The black parts of this square are the unaffected areas, the gray are varying levels of transparency of the effect, and the white parts are the affected areas. With this particular filter, you’ll see the mask display go from a solid black to various shades of gray all the way to white, showing a gradual effect.

If you need to see where the graduated filter was applied quickly, you can press O on your keyboard to have Lightroom show the filter application area in red. This is very useful if you’re using the graduated filter for sky adjustments and can’t quite see the changes yet! 

Duplicating The Gradient Filter

Sometimes, it’s useful to duplicate the graduated filter and add a second or third one to your photo. To duplicate, you can either: 

Right-click on the black square of the filter in your photo to bring up the options menu. Click Duplicate here. 

Or, you can right-click on the mask itself and select Duplicate

Common Use Scenarios For The Graduated Filter

  • Landscape photographers favor the graduated filter because it can be used to enhance the sky. The sky can be adjusted as if a neutral density filter was used during the shoot itself. 
  • This tool also helps adjust foregrounds to be more visually pleasing for the composition. Making the foreground darker helps lead the eye to your subject. 
  • Graduated filters are also great for adding specific vignettes rather than using the vignetting tool in Lightroom, which may not add the effect you would want. 
  • Portrait photographers can emulate film effects and light leaks with the filter by applying warm colors, such as yellows and oranges.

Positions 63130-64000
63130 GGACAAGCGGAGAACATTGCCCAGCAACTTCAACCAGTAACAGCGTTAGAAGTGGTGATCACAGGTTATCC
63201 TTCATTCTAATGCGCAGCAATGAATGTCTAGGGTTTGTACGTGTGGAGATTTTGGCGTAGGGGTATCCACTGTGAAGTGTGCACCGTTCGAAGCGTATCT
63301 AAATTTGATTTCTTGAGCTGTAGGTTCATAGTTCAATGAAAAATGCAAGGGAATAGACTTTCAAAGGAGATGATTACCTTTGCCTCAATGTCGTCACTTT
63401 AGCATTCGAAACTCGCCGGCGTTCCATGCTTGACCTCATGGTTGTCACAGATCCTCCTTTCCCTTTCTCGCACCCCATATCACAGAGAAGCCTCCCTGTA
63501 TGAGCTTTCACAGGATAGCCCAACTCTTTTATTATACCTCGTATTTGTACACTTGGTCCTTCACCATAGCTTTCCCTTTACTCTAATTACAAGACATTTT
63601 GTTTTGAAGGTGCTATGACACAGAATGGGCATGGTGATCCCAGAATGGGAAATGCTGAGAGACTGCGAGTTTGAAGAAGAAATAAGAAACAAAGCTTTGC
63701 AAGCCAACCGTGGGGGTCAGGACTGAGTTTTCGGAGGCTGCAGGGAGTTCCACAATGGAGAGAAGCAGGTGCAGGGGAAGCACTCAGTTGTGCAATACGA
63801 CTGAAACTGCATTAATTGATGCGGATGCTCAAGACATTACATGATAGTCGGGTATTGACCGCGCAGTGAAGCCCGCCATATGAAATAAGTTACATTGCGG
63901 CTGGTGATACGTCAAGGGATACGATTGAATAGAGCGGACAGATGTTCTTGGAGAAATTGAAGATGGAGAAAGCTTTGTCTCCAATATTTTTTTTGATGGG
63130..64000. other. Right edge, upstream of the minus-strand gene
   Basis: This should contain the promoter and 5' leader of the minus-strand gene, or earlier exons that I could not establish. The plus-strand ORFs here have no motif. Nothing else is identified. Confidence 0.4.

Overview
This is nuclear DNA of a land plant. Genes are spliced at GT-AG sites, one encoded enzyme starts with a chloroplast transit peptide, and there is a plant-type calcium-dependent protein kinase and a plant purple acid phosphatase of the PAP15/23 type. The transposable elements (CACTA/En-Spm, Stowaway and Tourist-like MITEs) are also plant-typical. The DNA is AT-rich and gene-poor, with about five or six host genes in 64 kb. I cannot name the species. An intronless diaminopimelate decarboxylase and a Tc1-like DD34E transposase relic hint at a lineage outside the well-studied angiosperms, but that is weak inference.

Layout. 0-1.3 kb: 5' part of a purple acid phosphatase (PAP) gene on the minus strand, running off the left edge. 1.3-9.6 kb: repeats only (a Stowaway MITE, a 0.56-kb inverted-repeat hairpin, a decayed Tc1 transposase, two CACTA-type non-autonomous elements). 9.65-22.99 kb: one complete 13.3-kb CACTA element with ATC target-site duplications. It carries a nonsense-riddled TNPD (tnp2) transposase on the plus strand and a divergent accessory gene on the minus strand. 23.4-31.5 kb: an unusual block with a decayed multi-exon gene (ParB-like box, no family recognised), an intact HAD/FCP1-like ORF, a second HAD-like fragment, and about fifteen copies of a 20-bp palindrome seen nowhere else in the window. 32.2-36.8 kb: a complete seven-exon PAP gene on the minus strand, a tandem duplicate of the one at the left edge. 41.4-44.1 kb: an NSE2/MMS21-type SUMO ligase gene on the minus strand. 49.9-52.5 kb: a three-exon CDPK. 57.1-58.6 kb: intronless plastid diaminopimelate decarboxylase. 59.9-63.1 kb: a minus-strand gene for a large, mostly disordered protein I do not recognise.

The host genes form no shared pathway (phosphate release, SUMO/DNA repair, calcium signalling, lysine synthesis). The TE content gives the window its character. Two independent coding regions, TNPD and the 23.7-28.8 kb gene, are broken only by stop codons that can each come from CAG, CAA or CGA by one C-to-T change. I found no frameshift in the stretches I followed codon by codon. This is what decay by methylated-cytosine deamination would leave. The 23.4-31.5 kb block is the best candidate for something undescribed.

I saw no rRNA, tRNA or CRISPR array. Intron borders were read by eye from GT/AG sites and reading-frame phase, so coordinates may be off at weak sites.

• Adding an artificial depth of field or playing around with blur effects is another popular use of this very versatile tool. 

How To Edit An Existing Graduated Filter

You can quickly move or edit an existing graduated filter in two easy ways.

But first, you need to select your filter.

You can then find the filter in the Mask panel and click on it. 

Or, you can find the filter in your photo and click on it there. Make sure you have Mask selected, then hover over the general area where the filter is until a little shield-shaped icon appears. Click this icon, and you’ll be able to select the graduated filter. 

Once selected, you’ll see the adjustment panel appear once more, and you can make your edits there. 

How To Use Graduated Filters With Other Masking Adjustments In Lightroom

Utilizing the graduated filter with more than one masking tool can really level up your selective adjustments.

In the case of my photo, I am going to use the graduated filter to adjust the exposure of the sky while simultaneously using the Select Subject mask to make sure my adjustments do not apply to the skateboarder. 

First, I’ll make the graduated filter and place it over the sky region of my photograph. 

Next, I’ll go into the Mask panel and click Subtract. From the dropdown menu that appears, I will choose Select Subject

Once the Select Subject has been rendered, I’ll use the Adjustment panel to edit the sky’s exposure. Notice how the skateboarder is not impacted by these edits at all because he’s been removed from the Mask! 

In the above example, I did an extreme amount of darkening to highlight the work of this mask. However, most adjustments you make with this mask will be far more subtle to change the mood of your photo or balance the overall exposure.

Below is how my final image turned out, using the graduated filter in Lightroom to help create a bright and dreamy look behind the subject.